Start today on a new note. Rather than react to your deadlines, be proactive about them by planning ahead, identifying what needs to be done for the week, and getting things done in advance.

      By staying ahead of your tasks, you can also use your extra time to plan ahead in your life and get more things done.

      Take a look at this guide and learn how to stop procrastinating: Procrastination – A Step-By-Step Guide to Stop Procrastinating

      13. Focusing on the Negatives

      In every situation, there are two ways you can react: zoom down to the problem areas and crib about how things aren’t the way you want, or celebrate the areas that are going well and work on making everything better.

      Many of us see the importance of doing the latter but in practice, we do the former. Why though? Criticizing and focusing on the negatives is easy but it doesn’t empower nor inspire us to be better.

      Make a change — for every negative encounter you run into, I challenge you to identify three things that are good about it. Practice doing this for one week, and by the end of the week you’ll find that your first instinct is to think positive, not negative.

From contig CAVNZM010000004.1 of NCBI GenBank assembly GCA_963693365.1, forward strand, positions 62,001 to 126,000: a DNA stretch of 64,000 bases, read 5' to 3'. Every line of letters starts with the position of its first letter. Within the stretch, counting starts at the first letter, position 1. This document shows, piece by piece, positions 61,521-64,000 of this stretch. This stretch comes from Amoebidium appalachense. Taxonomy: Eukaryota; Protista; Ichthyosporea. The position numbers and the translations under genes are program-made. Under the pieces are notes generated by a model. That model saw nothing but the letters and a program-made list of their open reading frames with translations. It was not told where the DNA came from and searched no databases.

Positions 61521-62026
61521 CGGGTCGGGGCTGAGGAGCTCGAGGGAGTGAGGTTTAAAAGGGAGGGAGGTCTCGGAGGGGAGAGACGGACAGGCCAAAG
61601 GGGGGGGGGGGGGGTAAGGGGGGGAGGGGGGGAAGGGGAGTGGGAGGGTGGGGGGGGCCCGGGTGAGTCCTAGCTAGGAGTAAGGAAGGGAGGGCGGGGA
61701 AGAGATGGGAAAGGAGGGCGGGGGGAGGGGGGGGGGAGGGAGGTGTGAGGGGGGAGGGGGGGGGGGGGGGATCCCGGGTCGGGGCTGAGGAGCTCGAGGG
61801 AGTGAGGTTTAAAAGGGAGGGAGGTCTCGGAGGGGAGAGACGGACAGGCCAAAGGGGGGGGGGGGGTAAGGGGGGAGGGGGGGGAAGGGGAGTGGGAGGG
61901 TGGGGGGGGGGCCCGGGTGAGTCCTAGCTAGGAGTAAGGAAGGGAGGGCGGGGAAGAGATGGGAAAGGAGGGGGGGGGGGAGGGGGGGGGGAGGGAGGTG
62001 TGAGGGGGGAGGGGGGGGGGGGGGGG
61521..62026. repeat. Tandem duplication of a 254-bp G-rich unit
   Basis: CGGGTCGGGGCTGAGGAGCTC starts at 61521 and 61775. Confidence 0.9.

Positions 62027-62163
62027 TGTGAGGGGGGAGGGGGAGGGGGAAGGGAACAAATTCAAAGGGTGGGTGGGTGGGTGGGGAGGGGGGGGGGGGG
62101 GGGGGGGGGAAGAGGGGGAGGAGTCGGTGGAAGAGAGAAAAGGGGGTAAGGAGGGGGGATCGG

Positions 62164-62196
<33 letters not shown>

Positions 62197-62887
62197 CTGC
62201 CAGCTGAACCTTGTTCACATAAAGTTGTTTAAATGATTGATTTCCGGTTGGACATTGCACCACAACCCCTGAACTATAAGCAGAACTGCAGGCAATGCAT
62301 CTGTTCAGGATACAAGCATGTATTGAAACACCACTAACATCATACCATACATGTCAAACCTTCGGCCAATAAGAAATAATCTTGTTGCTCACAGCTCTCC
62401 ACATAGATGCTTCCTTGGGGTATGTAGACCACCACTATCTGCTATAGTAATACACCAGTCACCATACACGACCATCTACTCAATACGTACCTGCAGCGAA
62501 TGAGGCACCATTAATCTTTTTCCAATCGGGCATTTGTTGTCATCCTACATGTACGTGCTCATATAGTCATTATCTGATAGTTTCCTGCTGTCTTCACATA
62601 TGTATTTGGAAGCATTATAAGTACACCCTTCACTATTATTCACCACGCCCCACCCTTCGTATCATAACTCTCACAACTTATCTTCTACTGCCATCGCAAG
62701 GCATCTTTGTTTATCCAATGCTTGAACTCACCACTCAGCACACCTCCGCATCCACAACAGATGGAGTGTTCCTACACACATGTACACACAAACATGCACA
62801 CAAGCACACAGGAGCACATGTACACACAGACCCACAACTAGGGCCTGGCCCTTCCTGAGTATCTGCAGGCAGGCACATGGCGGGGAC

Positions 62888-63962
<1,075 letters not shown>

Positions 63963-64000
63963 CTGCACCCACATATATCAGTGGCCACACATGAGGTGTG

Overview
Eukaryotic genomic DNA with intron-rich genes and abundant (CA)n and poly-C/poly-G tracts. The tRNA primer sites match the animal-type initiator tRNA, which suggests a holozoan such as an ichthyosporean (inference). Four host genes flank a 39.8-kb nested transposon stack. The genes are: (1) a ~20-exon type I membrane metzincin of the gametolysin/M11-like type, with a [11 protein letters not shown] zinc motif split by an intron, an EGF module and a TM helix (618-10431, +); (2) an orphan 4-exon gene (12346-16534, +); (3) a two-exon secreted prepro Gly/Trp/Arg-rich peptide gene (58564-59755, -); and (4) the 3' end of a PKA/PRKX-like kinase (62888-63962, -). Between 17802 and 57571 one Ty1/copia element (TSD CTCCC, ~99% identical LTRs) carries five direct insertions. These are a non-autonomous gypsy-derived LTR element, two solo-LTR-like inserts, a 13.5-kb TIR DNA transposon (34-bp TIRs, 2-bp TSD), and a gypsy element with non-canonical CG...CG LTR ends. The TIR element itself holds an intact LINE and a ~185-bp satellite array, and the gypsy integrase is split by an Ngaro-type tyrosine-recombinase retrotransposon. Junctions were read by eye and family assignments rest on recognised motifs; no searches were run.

And here’re even more ways to help you stay positive: 11 Tips for Maintaining your Positive Attitude

      The Bottom Line

      So here you find the 13 most common bad habits and their consequences on your mind and body. The good news’ you can quit them all.

      Just spot out your own bad habits and take my suggestions to quit them. Then you’ll find your life a lot healthier and happier!

      Need more tips to break your bad habits? Check out these articles:

      Featured photo credit: Pexels via pexels.com

      Reference